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COLLECTING SPECIMEN SHELLS

& SEASHELL BOOKS

 
  It only takes one happy find on the beach in childhood to get you hooked! Seashells are irresistible, inspiring and fascinating natural objects and collectibles. There is also a scientific side to collecting Seashells, which ties in with Marine Biology studies... and that is where it gets really interesting!  
     
  TO SPECIMEN SHELLS / TO SEASHELL BOOKS  
     

What are Specimen Seashells? 

Seashells are Natural History objects and collectibles (same as i.e. fossils or minerals). If you look at early archaeological digs and the finds in those, people seem to have always enjoyed collecting shells! But aside from using or displaying shells as ornaments, you can also decide to collect for scientific value.

Discover the study of Specimen Seashells, or Conchology. This is a branch of Malacology (the study of molluscs), which is in turn within Invertebrates research / Marine Biology.

All Specimen Seashells require data (a label with recorded origin information). They are usually graded (for condition) and carefully packaged individually to ensure the data stays with each specimen (see info on scientific data labels below). There are International exhibitions and trade shows around the world every year for Specimen Seashells.

Some amateur collectors know their favourite group of shells very well and you may even find them among the acknowledged world expert malacologists in their chosen field of study.

 

 

Seashell Books: 

There are lovely coffee table books, showing shells in all their beauty and variety. But most seashells books are actually intended as reference guides. If you have a large collection of shells, you'll naturally want to figure out what they are called and where they came from - it's a fascinating subject.

 

BOOKS vs INTERNET?

Specimen Shells are often listed online only by their scientific (Latin) species name (i. e. on our pricelists). How do you know what the shell looks like? The internet is useful: You can google a latin species name for images to find out what a shell looks like - but if you need more than a few images, it gets time-consuming and you'll do a lot of typing!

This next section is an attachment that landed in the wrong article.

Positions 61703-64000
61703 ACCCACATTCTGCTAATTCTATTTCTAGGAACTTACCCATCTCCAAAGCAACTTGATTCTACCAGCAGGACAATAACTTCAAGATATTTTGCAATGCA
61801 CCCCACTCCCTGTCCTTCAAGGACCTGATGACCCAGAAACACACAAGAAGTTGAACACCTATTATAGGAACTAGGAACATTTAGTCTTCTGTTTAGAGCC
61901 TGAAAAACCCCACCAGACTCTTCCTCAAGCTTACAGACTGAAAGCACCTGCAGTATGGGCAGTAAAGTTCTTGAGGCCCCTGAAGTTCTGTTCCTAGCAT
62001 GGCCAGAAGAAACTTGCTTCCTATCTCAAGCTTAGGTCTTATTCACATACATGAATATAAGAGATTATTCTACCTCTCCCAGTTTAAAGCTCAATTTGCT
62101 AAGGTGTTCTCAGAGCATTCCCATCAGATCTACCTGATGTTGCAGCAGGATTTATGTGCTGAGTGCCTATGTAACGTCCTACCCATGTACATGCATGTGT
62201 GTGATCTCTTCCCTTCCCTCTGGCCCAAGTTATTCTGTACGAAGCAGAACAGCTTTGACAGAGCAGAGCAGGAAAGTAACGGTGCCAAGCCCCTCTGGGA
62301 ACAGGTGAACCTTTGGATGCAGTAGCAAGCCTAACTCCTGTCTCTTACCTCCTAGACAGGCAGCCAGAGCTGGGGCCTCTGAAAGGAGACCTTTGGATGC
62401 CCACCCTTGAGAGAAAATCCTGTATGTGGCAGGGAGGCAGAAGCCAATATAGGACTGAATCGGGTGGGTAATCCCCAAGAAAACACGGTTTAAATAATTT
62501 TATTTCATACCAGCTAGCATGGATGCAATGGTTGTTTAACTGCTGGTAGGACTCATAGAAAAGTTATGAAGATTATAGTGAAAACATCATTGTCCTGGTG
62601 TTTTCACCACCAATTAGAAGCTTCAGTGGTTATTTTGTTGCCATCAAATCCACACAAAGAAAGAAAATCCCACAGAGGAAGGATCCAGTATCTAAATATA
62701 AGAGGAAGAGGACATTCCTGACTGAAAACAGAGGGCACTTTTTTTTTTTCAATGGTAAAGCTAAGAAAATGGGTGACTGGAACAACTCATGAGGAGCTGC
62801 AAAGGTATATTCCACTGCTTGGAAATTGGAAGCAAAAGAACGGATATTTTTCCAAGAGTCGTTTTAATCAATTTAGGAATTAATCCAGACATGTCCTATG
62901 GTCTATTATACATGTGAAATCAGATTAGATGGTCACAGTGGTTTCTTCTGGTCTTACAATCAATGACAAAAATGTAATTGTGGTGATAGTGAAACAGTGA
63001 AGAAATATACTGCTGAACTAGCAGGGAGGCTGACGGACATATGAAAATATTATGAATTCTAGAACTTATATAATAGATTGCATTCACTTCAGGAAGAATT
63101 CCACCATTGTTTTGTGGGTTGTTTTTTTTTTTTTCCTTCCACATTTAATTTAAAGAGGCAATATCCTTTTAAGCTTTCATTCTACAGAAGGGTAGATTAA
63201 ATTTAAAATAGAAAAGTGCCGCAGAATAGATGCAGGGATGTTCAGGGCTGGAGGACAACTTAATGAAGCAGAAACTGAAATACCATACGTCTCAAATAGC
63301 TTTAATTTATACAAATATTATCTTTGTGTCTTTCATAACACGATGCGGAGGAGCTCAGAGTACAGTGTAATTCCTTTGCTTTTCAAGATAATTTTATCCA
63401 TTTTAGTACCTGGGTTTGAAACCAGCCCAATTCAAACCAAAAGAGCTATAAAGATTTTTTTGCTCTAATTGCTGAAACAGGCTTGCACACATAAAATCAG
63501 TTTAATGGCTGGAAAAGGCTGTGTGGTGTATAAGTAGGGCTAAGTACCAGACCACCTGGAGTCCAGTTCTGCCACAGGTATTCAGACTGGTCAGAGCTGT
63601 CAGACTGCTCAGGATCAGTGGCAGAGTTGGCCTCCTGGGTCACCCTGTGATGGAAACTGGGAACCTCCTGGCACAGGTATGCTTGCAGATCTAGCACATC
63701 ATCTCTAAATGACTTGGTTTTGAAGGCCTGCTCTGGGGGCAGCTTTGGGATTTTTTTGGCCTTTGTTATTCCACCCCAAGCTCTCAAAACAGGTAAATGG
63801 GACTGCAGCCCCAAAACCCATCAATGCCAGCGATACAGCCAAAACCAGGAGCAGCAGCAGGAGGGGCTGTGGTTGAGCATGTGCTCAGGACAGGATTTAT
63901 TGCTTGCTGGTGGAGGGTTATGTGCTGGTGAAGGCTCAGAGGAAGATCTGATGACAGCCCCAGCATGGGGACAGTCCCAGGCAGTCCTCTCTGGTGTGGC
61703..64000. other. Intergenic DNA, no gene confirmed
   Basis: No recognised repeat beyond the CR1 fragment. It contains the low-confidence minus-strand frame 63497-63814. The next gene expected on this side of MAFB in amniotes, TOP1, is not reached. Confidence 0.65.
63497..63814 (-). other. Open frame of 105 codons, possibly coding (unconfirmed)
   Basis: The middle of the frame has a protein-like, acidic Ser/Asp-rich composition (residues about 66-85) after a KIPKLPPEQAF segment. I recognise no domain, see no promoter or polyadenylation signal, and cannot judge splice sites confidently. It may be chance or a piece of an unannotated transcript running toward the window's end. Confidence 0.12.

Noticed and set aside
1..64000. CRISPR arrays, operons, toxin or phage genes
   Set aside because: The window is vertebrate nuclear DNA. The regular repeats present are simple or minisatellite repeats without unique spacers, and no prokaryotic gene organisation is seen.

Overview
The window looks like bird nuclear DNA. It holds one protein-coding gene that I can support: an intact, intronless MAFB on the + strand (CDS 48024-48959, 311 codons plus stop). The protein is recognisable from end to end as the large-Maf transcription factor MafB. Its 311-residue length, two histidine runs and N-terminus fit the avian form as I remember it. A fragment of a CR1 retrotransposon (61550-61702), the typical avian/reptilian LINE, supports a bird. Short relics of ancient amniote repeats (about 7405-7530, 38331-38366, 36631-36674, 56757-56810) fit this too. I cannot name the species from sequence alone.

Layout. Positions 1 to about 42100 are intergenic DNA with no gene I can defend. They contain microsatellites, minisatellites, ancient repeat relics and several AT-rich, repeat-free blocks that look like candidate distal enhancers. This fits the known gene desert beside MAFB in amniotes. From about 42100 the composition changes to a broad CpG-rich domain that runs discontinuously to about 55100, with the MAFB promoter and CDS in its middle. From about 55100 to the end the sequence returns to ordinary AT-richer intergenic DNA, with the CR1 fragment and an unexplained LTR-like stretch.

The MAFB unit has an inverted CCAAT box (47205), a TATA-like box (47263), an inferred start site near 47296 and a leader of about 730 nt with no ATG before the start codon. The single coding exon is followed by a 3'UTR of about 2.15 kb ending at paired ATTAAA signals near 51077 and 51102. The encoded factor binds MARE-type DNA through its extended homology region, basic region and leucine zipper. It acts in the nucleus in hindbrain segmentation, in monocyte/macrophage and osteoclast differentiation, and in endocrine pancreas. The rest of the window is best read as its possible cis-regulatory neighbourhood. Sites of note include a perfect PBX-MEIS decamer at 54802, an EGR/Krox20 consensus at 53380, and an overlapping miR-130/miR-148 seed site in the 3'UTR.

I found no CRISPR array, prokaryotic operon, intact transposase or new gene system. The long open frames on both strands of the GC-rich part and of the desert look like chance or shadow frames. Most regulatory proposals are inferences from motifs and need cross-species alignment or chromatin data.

You will also want to compare several images of closely related species side by side, or to get a quick overview of a whole seashell family or range of species. The right seashell book does that really well..

A good reference book will present you with a broad range of options to find IDs quickly or compare your shell against images of closely matching options to see where exactly it might fit in the range of existing species, subspecies or colour forms. In short - the right Seashell Book will save you a lot of time.

 

Most collectors will use a few well-chosen books constantly. Depending on what they collect (i.e. Cowries), they will usually have at least one General Shell Book (i.e. the Encyclopedia Of Gastropods) to see what else lives in a articular location - and a book or two just on Cowries / Cypraeidae to help identify their shells and the range of subspecies and varieties, so they can track those they are still missing online. Once you can find the right scientific name in the book, it's very easy to find out more about any species (or its forms and varieties) on the internet. To have both internet and good books available is ideal.

 

 

Scientific Seashell Data (Labels): 

NAME: A scientific name typically includes: Genus and species name, the Author (person who named and described it) and the publication year. Additional information usually includes the local variant / form name or subspecies designation.